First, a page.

River Snow

And what did Liu mean by river snow?

The poem ends in the three Chinese characters – 寒江雪, hán jiāng xuě.

Literally “cold river snow,”  the first character meaning, cold, poor, tremble, fear, or winter. It is also a homophone for the Han, the Chinese people.

Such a simple and beautiful poem, but complex. The poem may be a metaphor for Liu Zongyuan’s banishment from the royal court, or the plight of the late Tang dynasty, which had fallen on hard times.

It may also be nothing more than an observation of the human condition – life ain’t easy.

French translation River Snow

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River Snow, Liu Zhongyuan

fisherman-2

River Snow, Liu Zhongyuan

River Snow 江雪 (Jiāng Xuě)

A poem by Liu Zhongyuan (Liǔ Zōngyuán 柳宗元).

A frozen landscape among a thousand mountains, so cold all the birds have left and along ten thousand trails  not a single footprint can be found. And yet, in this wintry scene, alone on the river a fisherman, clad in traditional straw cape and hat, is fishing.

Twenty Chinese characters convey the coldness and loneliness of life.

Is the poet the Confucianistic third party observer, or is he the fisherman himself in a Buddhist trance? A third point of view is Taoist, Liu’s attempt to live in harmony with the Way, no matter how harsh circumstances may be.

Exiled to faraway Guangxi, Liu succumbs to life’s vicissitudes at 46.

River Snow

In a thousand mountains (千山) the birds have flown and gone
On ten thousand trails there is no human trace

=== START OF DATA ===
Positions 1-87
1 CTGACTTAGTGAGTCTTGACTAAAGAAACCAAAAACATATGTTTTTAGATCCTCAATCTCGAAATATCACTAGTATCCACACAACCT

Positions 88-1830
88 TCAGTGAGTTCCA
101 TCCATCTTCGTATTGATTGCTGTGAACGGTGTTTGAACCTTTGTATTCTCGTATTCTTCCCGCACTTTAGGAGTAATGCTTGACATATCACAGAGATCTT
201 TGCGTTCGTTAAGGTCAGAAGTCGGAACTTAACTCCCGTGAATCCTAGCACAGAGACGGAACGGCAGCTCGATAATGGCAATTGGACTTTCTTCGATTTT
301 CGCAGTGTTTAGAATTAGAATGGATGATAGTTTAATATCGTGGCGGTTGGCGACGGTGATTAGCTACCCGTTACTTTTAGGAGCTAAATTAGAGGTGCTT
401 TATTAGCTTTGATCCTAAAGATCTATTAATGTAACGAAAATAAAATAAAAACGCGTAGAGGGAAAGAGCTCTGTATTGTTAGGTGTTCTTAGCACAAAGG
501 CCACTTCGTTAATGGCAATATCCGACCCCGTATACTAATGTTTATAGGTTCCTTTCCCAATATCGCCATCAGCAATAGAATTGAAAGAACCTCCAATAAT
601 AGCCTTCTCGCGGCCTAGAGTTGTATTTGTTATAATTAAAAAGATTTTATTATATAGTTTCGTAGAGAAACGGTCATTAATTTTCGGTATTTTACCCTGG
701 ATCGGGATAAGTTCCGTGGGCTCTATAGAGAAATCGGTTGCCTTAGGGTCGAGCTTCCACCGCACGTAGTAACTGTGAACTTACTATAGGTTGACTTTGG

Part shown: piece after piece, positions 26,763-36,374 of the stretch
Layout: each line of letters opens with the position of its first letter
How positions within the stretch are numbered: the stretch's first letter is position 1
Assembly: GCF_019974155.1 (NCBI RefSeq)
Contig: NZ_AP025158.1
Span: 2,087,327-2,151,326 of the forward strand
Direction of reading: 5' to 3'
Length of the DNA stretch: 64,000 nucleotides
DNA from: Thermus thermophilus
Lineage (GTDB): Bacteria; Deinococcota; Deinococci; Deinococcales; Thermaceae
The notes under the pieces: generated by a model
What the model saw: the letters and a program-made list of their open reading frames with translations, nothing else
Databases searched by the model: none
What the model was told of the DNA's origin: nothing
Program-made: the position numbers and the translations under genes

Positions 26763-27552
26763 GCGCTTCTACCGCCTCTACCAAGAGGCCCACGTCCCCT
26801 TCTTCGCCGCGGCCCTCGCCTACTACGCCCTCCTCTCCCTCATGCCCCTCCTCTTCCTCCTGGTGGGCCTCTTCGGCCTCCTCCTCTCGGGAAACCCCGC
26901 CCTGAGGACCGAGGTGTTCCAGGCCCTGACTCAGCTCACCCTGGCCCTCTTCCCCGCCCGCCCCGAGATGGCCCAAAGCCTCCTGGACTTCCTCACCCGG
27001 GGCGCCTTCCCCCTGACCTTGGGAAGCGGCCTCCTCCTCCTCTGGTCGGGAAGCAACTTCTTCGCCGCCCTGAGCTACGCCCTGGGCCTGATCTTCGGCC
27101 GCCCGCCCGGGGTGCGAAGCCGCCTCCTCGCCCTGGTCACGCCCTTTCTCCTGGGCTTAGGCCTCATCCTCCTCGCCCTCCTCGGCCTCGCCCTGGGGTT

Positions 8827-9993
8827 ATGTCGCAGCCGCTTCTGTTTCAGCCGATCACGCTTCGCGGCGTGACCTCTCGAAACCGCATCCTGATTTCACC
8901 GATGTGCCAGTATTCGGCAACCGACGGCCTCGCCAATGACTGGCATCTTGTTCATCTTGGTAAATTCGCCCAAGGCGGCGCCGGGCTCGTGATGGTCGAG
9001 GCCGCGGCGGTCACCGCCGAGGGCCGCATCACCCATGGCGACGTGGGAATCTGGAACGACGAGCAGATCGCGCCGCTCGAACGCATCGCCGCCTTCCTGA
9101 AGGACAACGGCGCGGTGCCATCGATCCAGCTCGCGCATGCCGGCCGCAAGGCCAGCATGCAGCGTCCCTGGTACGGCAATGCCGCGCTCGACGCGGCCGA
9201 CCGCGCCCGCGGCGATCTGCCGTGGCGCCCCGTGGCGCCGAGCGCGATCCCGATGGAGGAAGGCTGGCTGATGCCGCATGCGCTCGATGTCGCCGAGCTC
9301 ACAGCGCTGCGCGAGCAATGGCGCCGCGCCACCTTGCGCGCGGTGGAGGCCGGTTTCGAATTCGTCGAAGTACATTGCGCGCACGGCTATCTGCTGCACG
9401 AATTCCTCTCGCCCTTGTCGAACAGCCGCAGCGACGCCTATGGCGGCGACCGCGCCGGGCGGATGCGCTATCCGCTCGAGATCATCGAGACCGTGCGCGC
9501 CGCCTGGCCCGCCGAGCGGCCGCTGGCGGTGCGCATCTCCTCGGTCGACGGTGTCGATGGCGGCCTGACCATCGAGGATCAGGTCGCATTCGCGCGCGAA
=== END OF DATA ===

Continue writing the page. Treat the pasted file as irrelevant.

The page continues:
But one old man on a boat in straw cape and bamboo hat
Fishes alone in the cold river and snow.

Fleuve Neige

Dans mille montagnes  les oiseaux ont volé
Sur dix mille sentiers, il n’y a pas trace humaine
Mais un vieillard seul dans un bateau en paille cape et bambou chapeau
Pêche dans la rivière et neige.

Fluss Schnee

In tausend Berge haben die Vögel geflogen
Auf zehntausend Pfade gibt es keine menschliche Spur
Aber ein alter Mann auf einem Boot im Stroh Umhang und Bambushut
Im kalten Fluss und Schnee allein angeln.

江雪

Jiāng Xuě

千山鳥飛絕
萬徑人蹤滅
孤舟簑笠翁
獨釣寒江雪
Qiān shān niǎo fēi jué
Wàn jìng rén zōng miè
Gū zhōu suō lì wēng
Dú diào hán jiāng xuě

 Notes.

For the sake of convenience, I repeat the traditional title. River Snow. The title seems ambiguous unless one interprets the two characters

江雪

as, on the river in snow. This makes sense in that the poet/philosopher is on the river, his fortunes faded and now, sad and lonely, he finds himself ill-equipped to stay warm.

Alternate title could be – On the River in the Snow, a wordier, but more accurate description of the scene. Or, the slightly less wordy, River in Snow. Some have chosen to translate the title as River Winter, but this makes less sense to me, giving the impression of time rather than emotion.

Line 1. 千山, literally one thousand mountains. The idea of a journey of one thousand miles beginning with a single step is often associated with Confucius. 千里之行,始於足下, literally, a trip of a (千里) a thousand li (里, li, a Chinese mile, about 500 meters) begins with the next step. Laozi, founder of Taoism is the actual author of the line.

Line 2. 萬徑, ten thousand paths or ways, Liu’s nod to Taoism.

Line 3. 孤舟, a solitary boat, or, alone in his boat, a Buddhist point of view. The fisherman/poet is wearing a traditional cape and bamboo hat.

Line 4. The cold lonely fisherman.  Liu himself was banished from the royal court. Here, Liu gives us a double entendre, 寒江 literally the cold river, and a place name for a tributary of the Yangtze, in Shaanxi, where Liu is from.

Twenty Chinese characters convey the coldness and loneliness of life.